What You Need to Know About the European Debt Crisis
This article is from our friends at LearnVest, a leading site for women and their money.
Greece. Ireland. Portugal. Now: Spain.
You’ve been hearing about the debt crisis going on in Europe for the past year or more, to the extent that it may have faded to a background din. But the current crisis has reached the point that reputable news sources are using phrases like “the end of Europe” and “the shaming of a continent.”
The newest development is that Spain has become the fourth country to take a bailout from the European Central Bank—though Spanish Prime Minister Mariano Rajoy has refused to call the €100 billion injected into his country’s banking system a bailout, since the EU has bolstered the banking sector without actually reducing the burden of Spain’s government debt.
And now, after everything, some strategists speculate that that action actually made the European bloc’s crisis worse because it undermined investors’ confidence in the Spanish government’s ability to finance itself. After all, when it comes to investing, stock markets move as much on confidence and investors’ perceptions as on hard data. Following Spain’s decision to seek a bailout, its borrowing costs soared instead of getting better.
Of course, the issue at hand isn’t really about Spain (or Italy, or Greece, which has arguably had the worst problems of any other European country since this crisis began, or any other individual country). When looking at the events in Europe, we’re dealing with something much bigger.
The Ripple Effect, in a Picture
More than almost anything else, politicians and economists are grappling with what it means for an “economic union” when one or more countries crash. In other words, one (or four) bad apples spoil the bunch. Eight out of the euro zone’s 17 members are in “serious financial trouble,” according to The Guardian.
Contagion is the word of the day. The EU keeps granting bailouts to its various constituents because it’s worried about letting its countries default (read: fail to pay back its loans).
But since all of these countries are intertwined, you get a situation like our current one, in which Spain is one of the member countries backstopping and even paying for its own aid package. As Seeking Alpha puts it, “It’s no wonder that not all are convinced.”
Here’s how the ripple effect could theoretically look:
A country or giant banking system defaults on its loans
Let’s say Spain’s banking sector crashed
Investors don’t get their money back
So they have to accept losses; many of these investors are other countries and individual banks
Those losses hurt those investor countries and banks
Weakening their financial situations
Now some of those countries and banks go bust
And yet more countries and banks have to accept losses on those investments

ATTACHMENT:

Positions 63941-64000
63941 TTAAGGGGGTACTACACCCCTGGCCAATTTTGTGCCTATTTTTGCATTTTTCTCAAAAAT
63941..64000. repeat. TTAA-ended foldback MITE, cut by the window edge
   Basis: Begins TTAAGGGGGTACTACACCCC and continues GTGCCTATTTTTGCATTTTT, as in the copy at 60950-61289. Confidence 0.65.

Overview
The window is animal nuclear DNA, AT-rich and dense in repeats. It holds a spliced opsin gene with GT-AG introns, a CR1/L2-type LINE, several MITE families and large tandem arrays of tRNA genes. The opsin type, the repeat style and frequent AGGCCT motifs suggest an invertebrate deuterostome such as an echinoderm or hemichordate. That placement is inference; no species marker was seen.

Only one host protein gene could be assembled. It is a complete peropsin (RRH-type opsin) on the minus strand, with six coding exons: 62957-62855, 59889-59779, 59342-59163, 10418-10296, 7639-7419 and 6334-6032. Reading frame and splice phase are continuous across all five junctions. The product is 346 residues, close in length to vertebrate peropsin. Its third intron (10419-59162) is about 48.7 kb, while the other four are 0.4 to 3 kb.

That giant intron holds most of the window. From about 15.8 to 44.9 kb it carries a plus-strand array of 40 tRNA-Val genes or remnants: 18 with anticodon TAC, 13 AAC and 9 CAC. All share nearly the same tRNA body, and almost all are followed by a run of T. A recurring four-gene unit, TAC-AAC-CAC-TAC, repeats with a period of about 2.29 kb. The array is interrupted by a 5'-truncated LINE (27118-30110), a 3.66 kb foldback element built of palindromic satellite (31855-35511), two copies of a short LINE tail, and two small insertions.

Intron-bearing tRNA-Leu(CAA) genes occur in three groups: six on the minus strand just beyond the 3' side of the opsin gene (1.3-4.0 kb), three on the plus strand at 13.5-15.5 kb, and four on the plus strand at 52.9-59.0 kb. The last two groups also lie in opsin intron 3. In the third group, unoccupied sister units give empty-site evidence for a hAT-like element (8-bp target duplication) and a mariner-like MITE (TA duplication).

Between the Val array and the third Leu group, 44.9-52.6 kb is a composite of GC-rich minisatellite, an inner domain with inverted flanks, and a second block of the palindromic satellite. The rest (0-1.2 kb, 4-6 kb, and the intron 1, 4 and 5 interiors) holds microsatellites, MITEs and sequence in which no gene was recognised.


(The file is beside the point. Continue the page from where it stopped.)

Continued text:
Let’s say there are more bailouts
And countries instituting austerity measures to justify those bailouts
Salaries for government workers decrease, there are layoffs, consumers are in trouble
Unemployment goes up, consumer spending goes down, and the economy sinks further
This ripples to other industries
For example, in Spain and Greece, many pharmaceutical companies have stopped accepting credit because hospitals have big unpaid bills. Greece is experiencing serious medicine shortages as public insurers aren’t paying for prescriptions. As a result, cancer patients are wandering from hospital to hospital trying to find one that can afford to stock their meds.
All of this drama severely impacts the stock market
The negativity has an obvious impact on European markets, but even American and Asian stock indexes often decline on news from overseas.
What’s Happening Next
A few things:
Should You Be Scared? Here’s What Warren Buffett Has to Say
The way we see it, things are pretty bad, and there’s a decent chance they’ll keep getting worse for a while. But we’re not particularly scared and, in a sense, could consider it a good thing for investors: It’s always better to buy when the markets are low rather than when the markets are high, because there’s further for them to rise. They might not rise in the super short term, but we always say that investing should be a long-term proposition.
Most people get frightened when the stock market drops, but as Warren Buffett, the legendary investor, puts it, “If you plan to eat hamburgers throughout your life and are not a cattle producer, should you wish for higher or lower prices for beef?” Of course, you’d want a lower-priced burger.
But then he asks, “If you expect to be a net saver during the next five years, should you hope for a higher or lower stock market during that period? Many investors get this one wrong… They are elated when stock prices rise and depressed when they fall. In effect, they rejoice because prices have risen for the ‘hamburgers’ they will soon be buying. This reaction makes no sense… Prospective purchasers should much prefer sinking prices.”
So, if, on the whole, you plan to invest rather than withdraw your investments, a low stock market means you can buy more stocks for your buck.
Finally, “be fearful when others are greedy and greedy when others are fearful,” he’s said. You should invest in the way you think is best—but right now everyone is quite fearful, and the fear is only rising.
(Here are more pearls of wisdom we’ve learned from Warren Buffett.)
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